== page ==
Abstract: This article addresses the political meaning of President Ronald Reagan's 1981 declaration that "government is the problem." Whereas historically the state had been used by elites to extract as much surplus as possible from producers, with democratization of the franchise, the state became the sole instrument that could limit, or even potentially end, the extraction of workers' surplus. Once control of the state is in principle democratized by the ballot box, the fortunes of the elite depend solely upon controlling ideology. In 1955, Simon Kuznets offered the highly influential conjecture that while rising inequality characterizes early economic development, advanced development promises greater equality. However, rising inequality in most wealthy countries over the past four decades has challenged this hypothesis. What those who embraced Kuznets' conjecture failed to recognize is the dynamics by which the rich, with their far greater command over resources, education, and status, inevitably regain control over ideology and thereby the state. Over the course of history, only the very severe crisis of the 1930s discredited their ideology and led to a sustained period of rising equality. However, by 1980 they had regained ideological ascendancy. This article examines how this struggle over ideology has unfolded in the U.S. since the democratization of the franchise in the late nineteenth century. It concludes with reflections on whether the current crisis holds promise of again de-legitimating the elites' hold on power and ushering in another period of rising equality.
    Keywords: Inequality, ideology, class power, democracy, Kuznets' curve.
    JEL: B00 N32 N42 O15 Z13
    Date: 2013
  9. By: Boppart, Timo; Staub, Kevin
    Abstract: A key aspect of generating new ideas is drawing from different elements of past knowledge and combining them into a new idea. In such a process, the diversity of ideas plays a central role. This paper examines the empirical question of how the internet affected the diversity of new research by making the existing literature accessible online. The internet marks a technological shock which affects how academic scientist search for and browse through published documents. Using article-level data from economics journals for the period 1991 to 2009, we document how online accessibility lead academic economists to draw from a more diverse set of literature for their articles, and to write articles which incorporated more diverse contents. --
    JEL: A11 O31 D83
    Date: 2012
  10. By: Richard S. J. Tol (Department of Economics, University of Sussex, Brighton, United Kingdom; Institute for Environmental Studies, Vrije Universiteit, Amsterdam, Netherlands; Department of Spatial Economics, Vrije Universiteit, Amsterdam, Netherlands)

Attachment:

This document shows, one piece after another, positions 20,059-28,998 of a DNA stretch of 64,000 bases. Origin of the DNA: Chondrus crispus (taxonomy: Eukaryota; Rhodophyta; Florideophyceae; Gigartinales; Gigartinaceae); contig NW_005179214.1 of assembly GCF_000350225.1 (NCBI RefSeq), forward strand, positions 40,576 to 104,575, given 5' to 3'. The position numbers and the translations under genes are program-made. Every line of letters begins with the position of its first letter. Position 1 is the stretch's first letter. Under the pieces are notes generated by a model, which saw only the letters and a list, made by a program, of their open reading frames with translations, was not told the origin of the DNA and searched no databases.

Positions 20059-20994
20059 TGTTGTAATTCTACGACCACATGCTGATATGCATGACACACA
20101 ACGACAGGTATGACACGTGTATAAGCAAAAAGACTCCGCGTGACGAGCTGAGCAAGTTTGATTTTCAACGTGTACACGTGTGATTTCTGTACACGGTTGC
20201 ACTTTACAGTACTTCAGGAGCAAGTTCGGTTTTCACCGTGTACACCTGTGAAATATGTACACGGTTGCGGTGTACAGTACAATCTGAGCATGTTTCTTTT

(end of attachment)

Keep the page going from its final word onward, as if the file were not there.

Abstract: This paper applies the Ijiri-Simon test for systematic deviations from Gibrat’s Law to citation numbers of economists. It is found that often-cited researchers attract a new citation numbers that are disproportionate to the quality of their work. It is also found that this Matthew Effect is stronger for economists who started their academic career earlier.
    Keywords: Matthew Effect
    JEL: A14
    Date: 2013–01
  11. By: Zhou, Xiangyi; Zhang, Jie; Song, Xuetao
    Abstract: We study gender discrimination in hiring markets by sending 19,130 fictitious matched resumes in response to professional employment advertisements posted on major Internet employment boards in China for positions such as engineers, accountants, secretaries, and marketing professionals in Beijing, Shanghai, Guangzhou, Shenzhen, Wuhan, and Chengdu. Our results show that, in general, state-owned firms tend to prefer male applicants. Foreign and private firms tend to prefer female applicants. On one hand, this evidence supports the hypothesis that economic reform and the market economy may mitigate gender discrimination. On the other hand, this evidence is consistent with statistics that describe discrimination based on gender segregation and information asymmetry that originated with higher ratios of female workers in foreign and private firms. With respect to regional income disparity, we find that the differences in gender discrimination between first- and second-tier cities are not significant. This result indicates that economic reform exerts limited mitigation effect on discrimination. We also find no evidence of taste discrimination based on traditional son preference in China.
    Keywords: Discrimination; Audit Study; Gender; Employment
    JEL: J71 O12
    Date: 2013–01–03
  12. By: Carney, Richard W.; Liu, Wai-Man (Raymond); Ngo, Phong T. H.